LEGAL IMMIGRATION Trump said last year that he would seek to end automatic citizenship for children born in the U.S. to immigrants living in the country illegally, an idea he flirted with as president. Such an action would run against the long-running interpretation of an amendment to the U.S. Constitution and would likely trigger legal challenges. During his first term, Trump greatly reduced the number of refugees allowed into the U.S. and has criticized Biden's decision to increase admissions. He would again suspend the resettlement program if reelected, the New York Times reported in November 2023. Trump has said he would push for a "a merit-based immigration system that protects American labor and promotes American values." In his first term, he took steps to tighten access to some visa programs, including a suspension of many work visas during the COVID pandemic. Trump has vowed to end Biden "parole" programs that have allowed hundreds of thousands of migrants with U.S. sponsors to enter the U.S. and obtain work permits, including Ukrainians and Afghans. He has called Biden's programs an "outrageous abuse of parole authority."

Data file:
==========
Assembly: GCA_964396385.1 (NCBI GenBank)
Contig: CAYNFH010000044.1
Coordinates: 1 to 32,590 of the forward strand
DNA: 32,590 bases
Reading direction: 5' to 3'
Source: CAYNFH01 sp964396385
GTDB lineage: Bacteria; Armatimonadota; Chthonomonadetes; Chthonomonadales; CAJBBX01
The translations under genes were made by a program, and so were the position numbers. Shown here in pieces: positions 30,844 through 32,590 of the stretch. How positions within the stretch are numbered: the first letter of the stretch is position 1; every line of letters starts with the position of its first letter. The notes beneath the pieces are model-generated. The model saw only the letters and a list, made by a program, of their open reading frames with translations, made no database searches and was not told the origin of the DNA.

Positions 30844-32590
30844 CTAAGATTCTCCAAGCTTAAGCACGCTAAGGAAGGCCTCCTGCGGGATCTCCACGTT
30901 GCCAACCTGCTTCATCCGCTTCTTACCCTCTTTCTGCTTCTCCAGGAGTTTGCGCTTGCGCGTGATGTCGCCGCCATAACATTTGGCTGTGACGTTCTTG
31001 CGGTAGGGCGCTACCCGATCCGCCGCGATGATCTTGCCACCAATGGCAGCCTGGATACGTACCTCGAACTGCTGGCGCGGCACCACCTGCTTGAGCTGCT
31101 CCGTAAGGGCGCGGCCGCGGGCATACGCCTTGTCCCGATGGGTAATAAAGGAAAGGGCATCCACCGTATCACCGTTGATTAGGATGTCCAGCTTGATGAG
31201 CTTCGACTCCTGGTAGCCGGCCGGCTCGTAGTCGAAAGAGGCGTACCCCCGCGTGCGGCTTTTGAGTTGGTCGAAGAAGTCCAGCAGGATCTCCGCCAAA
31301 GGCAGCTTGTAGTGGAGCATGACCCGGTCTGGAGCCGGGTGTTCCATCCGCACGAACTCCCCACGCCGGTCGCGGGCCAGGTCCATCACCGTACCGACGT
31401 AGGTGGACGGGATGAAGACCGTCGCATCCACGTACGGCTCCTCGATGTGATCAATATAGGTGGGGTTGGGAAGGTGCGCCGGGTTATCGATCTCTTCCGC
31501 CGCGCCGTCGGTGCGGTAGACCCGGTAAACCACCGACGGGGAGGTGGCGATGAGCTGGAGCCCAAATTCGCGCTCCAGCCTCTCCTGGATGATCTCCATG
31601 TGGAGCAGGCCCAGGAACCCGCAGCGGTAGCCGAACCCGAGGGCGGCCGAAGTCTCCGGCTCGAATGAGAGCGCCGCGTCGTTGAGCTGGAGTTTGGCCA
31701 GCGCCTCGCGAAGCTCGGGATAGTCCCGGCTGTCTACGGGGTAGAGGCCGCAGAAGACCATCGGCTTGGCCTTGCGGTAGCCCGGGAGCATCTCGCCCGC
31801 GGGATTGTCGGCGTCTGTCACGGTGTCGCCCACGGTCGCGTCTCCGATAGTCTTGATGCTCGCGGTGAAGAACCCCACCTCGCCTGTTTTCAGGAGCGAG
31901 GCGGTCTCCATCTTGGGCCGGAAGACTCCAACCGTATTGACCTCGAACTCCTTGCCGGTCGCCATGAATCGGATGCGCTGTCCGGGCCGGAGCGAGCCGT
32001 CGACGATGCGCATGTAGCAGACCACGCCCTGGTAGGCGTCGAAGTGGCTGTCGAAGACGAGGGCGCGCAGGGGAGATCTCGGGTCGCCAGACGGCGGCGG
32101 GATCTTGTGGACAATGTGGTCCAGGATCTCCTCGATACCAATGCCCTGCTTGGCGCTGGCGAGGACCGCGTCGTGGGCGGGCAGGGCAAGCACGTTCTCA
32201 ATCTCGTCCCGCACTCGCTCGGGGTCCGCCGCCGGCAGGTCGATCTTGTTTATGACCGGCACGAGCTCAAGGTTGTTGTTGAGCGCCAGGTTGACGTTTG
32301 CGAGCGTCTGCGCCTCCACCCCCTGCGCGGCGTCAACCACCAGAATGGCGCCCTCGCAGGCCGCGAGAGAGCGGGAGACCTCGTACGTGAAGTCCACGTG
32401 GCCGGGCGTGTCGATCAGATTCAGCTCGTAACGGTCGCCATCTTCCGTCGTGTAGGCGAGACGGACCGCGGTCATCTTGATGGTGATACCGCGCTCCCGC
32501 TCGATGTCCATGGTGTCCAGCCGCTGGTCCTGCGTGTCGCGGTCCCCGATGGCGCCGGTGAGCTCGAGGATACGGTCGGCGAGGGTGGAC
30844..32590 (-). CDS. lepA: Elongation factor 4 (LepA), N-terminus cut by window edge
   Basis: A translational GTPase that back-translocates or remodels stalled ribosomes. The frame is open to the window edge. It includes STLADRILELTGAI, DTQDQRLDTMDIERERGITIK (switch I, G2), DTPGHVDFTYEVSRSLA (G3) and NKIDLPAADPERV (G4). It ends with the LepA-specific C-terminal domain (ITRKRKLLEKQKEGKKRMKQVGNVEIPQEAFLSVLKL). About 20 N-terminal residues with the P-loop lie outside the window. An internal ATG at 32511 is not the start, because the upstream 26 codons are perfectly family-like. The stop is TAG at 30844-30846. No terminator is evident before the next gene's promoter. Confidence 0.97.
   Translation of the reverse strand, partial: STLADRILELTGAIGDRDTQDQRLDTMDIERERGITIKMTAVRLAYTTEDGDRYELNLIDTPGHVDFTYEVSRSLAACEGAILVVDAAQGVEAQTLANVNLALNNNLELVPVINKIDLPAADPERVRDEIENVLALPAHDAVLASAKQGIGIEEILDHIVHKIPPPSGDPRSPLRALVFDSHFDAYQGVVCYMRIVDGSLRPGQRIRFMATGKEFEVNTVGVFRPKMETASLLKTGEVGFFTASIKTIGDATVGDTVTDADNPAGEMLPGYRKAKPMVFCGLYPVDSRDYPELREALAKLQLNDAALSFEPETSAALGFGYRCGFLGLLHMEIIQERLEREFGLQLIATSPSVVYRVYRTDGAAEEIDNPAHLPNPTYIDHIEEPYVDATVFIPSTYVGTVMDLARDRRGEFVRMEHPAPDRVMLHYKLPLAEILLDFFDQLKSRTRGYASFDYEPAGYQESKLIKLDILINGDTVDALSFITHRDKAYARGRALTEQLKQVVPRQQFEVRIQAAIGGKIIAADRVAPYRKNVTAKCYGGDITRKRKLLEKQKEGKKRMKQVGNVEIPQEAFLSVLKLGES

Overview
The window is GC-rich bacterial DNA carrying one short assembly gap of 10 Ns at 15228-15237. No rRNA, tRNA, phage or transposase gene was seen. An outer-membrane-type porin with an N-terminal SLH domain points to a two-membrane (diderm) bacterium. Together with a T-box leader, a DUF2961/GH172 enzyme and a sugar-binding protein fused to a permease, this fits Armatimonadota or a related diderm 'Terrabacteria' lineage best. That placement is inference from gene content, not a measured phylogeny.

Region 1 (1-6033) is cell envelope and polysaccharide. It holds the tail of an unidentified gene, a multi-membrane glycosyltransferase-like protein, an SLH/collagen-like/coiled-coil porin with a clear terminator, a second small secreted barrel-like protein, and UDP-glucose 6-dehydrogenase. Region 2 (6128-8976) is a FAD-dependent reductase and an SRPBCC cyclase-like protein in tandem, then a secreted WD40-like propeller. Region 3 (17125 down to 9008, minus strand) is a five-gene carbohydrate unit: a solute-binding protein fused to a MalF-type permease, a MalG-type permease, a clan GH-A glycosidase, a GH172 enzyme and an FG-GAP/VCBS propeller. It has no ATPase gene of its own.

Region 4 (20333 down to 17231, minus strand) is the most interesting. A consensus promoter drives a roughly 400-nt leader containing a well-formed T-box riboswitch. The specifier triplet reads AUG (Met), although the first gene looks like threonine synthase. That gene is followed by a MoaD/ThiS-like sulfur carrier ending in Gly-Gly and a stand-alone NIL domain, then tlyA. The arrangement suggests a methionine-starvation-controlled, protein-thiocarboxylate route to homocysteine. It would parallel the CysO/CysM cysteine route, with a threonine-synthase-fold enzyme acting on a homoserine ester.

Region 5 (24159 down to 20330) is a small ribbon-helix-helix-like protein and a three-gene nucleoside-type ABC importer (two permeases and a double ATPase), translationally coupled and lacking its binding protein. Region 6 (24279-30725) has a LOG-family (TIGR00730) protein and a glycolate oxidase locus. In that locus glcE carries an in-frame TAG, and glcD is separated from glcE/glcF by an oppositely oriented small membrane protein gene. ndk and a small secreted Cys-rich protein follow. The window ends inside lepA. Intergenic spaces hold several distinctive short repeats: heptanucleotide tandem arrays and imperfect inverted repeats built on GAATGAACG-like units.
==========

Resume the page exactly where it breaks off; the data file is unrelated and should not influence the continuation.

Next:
He would seek to roll back Temporary Protected Status designations, the New York Times reported, targeting another humanitarian program that offers deportation relief and work permits to hundreds of thousands. Trump tried to phase out most Temporary Protected Status enrollment during his first term, but was slowed by legal challenges. A federal appeals court in September 2020 allowed him to proceed with the wind-down, but Biden reversed that and expanded the program after taking office. FAMILY SEPARATION